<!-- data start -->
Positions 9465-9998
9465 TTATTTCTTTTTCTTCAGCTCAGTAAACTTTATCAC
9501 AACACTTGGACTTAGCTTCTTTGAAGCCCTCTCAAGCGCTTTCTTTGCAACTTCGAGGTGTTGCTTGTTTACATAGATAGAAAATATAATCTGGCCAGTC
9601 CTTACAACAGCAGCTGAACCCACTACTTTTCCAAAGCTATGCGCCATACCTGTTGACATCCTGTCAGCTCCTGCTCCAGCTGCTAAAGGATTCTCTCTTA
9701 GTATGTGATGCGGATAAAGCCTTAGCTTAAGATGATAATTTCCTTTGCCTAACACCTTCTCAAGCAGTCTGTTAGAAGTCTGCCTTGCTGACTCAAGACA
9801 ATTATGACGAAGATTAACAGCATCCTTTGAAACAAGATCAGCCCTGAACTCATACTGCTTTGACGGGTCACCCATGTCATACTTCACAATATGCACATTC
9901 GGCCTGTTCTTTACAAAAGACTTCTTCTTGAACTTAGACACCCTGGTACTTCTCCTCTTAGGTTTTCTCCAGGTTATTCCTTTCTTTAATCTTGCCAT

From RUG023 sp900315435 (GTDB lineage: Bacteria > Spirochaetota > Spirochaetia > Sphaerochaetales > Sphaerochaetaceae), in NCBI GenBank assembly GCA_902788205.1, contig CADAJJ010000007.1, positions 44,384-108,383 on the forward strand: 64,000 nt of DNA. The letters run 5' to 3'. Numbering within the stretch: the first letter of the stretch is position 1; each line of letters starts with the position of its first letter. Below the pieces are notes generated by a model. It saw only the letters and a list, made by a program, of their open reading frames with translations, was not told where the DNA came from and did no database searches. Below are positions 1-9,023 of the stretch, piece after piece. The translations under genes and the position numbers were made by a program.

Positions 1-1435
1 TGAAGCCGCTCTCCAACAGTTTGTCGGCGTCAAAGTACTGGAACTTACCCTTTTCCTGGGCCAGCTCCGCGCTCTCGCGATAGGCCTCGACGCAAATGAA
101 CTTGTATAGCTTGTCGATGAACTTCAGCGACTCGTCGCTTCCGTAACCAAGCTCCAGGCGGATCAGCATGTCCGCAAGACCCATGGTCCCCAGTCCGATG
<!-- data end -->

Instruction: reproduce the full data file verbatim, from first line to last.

Positions 9465-9998
9465 TTATTTCTTTTTCTTCAGCTCAGTAAACTTTATCAC
9501 AACACTTGGACTTAGCTTCTTTGAAGCCCTCTCAAGCGCTTTCTTTGCAACTTCGAGGTGTTGCTTGTTTACATAGATAGAAAATATAATCTGGCCAGTC
9601 CTTACAACAGCAGCTGAACCCACTACTTTTCCAAAGCTATGCGCCATACCTGTTGACATCCTGTCAGCTCCTGCTCCAGCTGCTAAAGGATTCTCTCTTA
9701 GTATGTGATGCGGATAAAGCCTTAGCTTAAGATGATAATTTCCTTTGCCTAACACCTTCTCAAGCAGTCTGTTAGAAGTCTGCCTTGCTGACTCAAGACA
9801 ATTATGACGAAGATTAACAGCATCCTTTGAAACAAGATCAGCCCTGAACTCATACTGCTTTGACGGGTCACCCATGTCATACTTCACAATATGCACATTC
9901 GGCCTGTTCTTTACAAAAGACTTCTTCTTGAACTTAGACACCCTGGTACTTCTCCTCTTAGGTTTTCTCCAGGTTATTCCTTTCTTTAATCTTGCCAT

From RUG023 sp900315435 (GTDB lineage: Bacteria > Spirochaetota > Spirochaetia > Sphaerochaetales > Sphaerochaetaceae), in NCBI GenBank assembly GCA_902788205.1, contig CADAJJ010000007.1, positions 44,384-108,383 on the forward strand: 64,000 nt of DNA. The letters run 5' to 3'. Numbering within the stretch: the first letter of the stretch is position 1; each line of letters starts with the position of its first letter. Below the pieces are notes generated by a model. It saw only the letters and a list, made by a program, of their open reading frames with translations, was not told where the DNA came from and did no database searches. Below are positions 1-9,023 of the stretch, piece after piece. The translations under genes and the position numbers were made by a program.

Positions 1-1435
1 TGAAGCCGCTCTCCAACAGTTTGTCGGCGTCAAAGTACTGGAACTTACCCTTTTCCTGGGCCAGCTCCGCGCTCTCGCGATAGGCCTCGACGCAAATGAA
101 CTTGTATAGCTTGTCGATGAACTTCAGCGACTCGTCGCTTCCGTAACCAAGCTCCAGGCGGATCAGCATGTCCGCAAGACCCATGGTCCCCAGTCCGATG